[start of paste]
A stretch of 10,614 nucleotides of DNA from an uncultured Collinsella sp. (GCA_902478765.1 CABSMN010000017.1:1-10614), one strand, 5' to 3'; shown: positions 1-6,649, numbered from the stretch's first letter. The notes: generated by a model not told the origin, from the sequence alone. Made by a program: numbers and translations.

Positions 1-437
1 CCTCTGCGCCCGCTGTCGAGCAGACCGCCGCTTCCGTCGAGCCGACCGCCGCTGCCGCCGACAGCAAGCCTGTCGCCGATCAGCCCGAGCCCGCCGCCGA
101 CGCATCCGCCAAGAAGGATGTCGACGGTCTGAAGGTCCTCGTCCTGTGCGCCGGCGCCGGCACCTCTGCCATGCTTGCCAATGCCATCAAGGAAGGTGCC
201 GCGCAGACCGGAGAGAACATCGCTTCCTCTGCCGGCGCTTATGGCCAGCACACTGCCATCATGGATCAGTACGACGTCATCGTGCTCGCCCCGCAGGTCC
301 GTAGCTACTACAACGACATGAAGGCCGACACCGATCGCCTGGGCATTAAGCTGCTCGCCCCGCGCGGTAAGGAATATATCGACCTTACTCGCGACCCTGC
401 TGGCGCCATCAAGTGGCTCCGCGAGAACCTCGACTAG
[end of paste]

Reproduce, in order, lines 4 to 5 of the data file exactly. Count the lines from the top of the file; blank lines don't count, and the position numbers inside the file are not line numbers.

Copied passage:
101 CGCATCCGCCAAGAAGGATGTCGACGGTCTGAAGGTCCTCGTCCTGTGCGCCGGCGCCGGCACCTCTGCCATGCTTGCCAATGCCATCAAGGAAGGTGCC
201 GCGCAGACCGGAGAGAACATCGCTTCCTCTGCCGGCGCTTATGGCCAGCACACTGCCATCATGGATCAGTACGACGTCATCGTGCTCGCCCCGCAGGTCC